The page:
Scala: How to declare a variable (var) before using it in try/catch/finally

This is an excerpt from the Scala Cookbook (partially modified for the internet). This is Recipe 3.17, “How to declare a variable (var) before using it in try/catch/finally.”


You want to use an object in a Scala try block, and need to access it in the finally portion of the block, such as when you need to call a close method on an object.


In general, declare your field as an Option before the try/catch block, then create a Some inside the try clause. This is shown in the following example, where the fields in and out are declared before the try/catch block, and assigned inside the try clause:


object CopyBytes extends App {
    var in = None: Option[FileInputStream]
    var out = None: Option[FileOutputStream]
    try {
        in = Some(new FileInputStream("/tmp/Test.class"))
        out = Some(new FileOutputStream("/tmp/Test.class.copy"))
        var c = 0
        while ({c =; c != −1}) {
    } catch {
        case e: IOException => e.printStackTrace
    } finally {
        println("entered finally ...")
        if (in.isDefined) in.get.close
        if (out.isDefined) out.get.close

In this code, in and out are assigned to None before the try clause, and then reassigned to Some values inside the try clause if everything succeeds. Therefore, it’s safe to call in.get and out.get in the while loop, because if an exception had occurred, flow control would have switched to the catch clause, and then the finally clause before leaving the method.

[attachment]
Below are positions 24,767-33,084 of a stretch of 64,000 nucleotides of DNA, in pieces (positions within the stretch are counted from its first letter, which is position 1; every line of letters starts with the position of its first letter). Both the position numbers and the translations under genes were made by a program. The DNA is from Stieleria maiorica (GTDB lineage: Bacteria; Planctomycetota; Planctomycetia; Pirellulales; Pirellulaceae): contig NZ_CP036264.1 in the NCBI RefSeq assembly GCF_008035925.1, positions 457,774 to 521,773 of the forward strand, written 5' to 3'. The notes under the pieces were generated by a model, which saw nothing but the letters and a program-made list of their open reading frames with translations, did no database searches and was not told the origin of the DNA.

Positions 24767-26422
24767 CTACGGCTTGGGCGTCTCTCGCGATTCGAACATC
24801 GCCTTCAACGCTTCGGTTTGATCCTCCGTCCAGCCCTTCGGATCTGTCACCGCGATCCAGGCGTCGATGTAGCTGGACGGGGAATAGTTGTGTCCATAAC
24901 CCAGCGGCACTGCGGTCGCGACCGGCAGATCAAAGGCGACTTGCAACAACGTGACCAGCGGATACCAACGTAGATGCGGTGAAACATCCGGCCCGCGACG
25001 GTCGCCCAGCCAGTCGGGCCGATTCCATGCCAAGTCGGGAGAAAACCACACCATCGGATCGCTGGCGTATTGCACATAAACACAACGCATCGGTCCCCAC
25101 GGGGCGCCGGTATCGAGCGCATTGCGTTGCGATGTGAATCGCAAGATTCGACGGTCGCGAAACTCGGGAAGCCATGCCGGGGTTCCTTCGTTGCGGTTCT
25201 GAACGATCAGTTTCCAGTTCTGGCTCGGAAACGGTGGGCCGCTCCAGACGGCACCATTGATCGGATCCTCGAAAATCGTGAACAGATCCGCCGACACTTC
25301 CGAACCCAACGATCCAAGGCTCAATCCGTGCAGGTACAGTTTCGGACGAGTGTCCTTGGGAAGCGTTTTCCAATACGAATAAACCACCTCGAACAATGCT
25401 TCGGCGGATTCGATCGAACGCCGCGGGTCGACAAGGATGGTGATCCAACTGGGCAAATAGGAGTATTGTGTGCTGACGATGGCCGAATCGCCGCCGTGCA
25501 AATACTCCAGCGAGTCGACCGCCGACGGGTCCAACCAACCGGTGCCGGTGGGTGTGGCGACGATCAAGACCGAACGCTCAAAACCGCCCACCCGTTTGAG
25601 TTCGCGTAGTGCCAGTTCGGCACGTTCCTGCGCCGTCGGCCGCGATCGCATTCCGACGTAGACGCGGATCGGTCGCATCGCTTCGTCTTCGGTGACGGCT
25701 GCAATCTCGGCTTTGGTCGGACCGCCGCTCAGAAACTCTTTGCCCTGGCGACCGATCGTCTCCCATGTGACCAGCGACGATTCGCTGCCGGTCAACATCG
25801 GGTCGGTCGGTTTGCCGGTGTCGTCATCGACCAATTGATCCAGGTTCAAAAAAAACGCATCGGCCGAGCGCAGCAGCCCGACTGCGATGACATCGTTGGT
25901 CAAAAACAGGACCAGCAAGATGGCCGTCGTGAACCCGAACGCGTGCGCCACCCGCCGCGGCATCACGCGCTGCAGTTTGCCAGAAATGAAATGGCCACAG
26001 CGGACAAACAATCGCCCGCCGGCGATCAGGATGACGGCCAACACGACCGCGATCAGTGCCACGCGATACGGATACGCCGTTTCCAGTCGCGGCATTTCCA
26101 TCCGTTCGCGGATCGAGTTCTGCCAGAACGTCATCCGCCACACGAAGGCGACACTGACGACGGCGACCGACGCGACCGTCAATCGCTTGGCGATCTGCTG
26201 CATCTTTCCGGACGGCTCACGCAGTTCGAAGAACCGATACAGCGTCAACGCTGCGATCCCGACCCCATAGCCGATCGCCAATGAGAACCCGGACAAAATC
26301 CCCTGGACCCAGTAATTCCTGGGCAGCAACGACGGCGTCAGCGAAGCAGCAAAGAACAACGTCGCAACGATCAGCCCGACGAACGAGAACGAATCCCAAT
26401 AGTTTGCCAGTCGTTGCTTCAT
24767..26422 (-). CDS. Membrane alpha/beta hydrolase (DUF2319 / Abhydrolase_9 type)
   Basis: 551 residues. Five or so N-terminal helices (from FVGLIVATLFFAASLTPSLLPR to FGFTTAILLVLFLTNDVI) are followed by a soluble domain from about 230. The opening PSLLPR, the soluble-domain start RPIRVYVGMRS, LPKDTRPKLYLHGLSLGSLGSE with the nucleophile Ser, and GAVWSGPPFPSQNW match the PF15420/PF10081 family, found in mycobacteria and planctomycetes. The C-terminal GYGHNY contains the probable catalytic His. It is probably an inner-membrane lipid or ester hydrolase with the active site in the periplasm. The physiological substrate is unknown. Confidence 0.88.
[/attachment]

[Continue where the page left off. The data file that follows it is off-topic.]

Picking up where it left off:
Normally I tell people that I wish the get and isDefined methods on Option would be deprecated, but this is one of the few times where I think their use is acceptable, and they lead to more readable code.

Another approach you can employ inside the try clause is to use the foreach approach with a Some:

try {
    in = Some(new FileInputStream("/tmp/Test.class"))
    out = Some(new FileOutputStream("/tmp/Test.class.copy"))
    in.foreach { inputStream =>
        out.foreach { outputStream =>
            var c = 0
            while ({c =; c != −1}) {
} // ...

This is still readable with two variables, and eliminates the get method calls, but wouldn’t be practical with more variables.


One key to this recipe is knowing the syntax for declaring Option fields that aren’t initially populated:

var in = None: Option[FileInputStream]
var out = None: Option[FileOutputStream]

I had a hard time remembering this until I came up with a little mnemonic, “Var x has No Option yeT,” where I capitalize the “T” there to stand for “type.” In my brain it looks like this:

var x has No Option[yeT]

From there it’s a simple matter to get to this:

var x = None: Option[Type]

When I first started working with Scala, the only way I could think to write this code was using null values. The following code demonstrates the approach I used in an application that checks my email accounts. The store and inbox fields in this code are declared as null fields that have the Store and Folder types (from the javax.mail package):

// (1) declare the null variables
var store: Store = null
var inbox: Folder = null
try {
    // (2) use the variables/fields in the try block
    store = session.getStore("imaps")
    inbox = getFolder(store, "INBOX")
    // rest of the code here ...
catch {
    case e: NoSuchProviderException => e.printStackTrace
    case me: MessagingException => me.printStackTrace
finally {
    // (3) call close() on the objects in the finally clause
    if (inbox != null) inbox.close
    if (store != null) store.close

However, working in Scala gives you a chance to forget that null values even exist, so this is not a recommended approach. See Recipe 20.5, “Eliminate null Values from Your Code”, for examples of how to rid your code of null values.

See Also

  • The code shown in this recipe is a Scala version of this Oracle “Byte Streams” example

The Scala Cookbook

This tutorial is sponsored by the Scala Cookbook, which I wrote for O’Reilly:

You can find the Scala Cookbook at these locations:

Add new comment

Anonymous format

  • Allowed HTML tags: <em> <strong> <cite> <code> <ul type> <ol start type> <li> <pre>
  • Lines and paragraphs break automatically.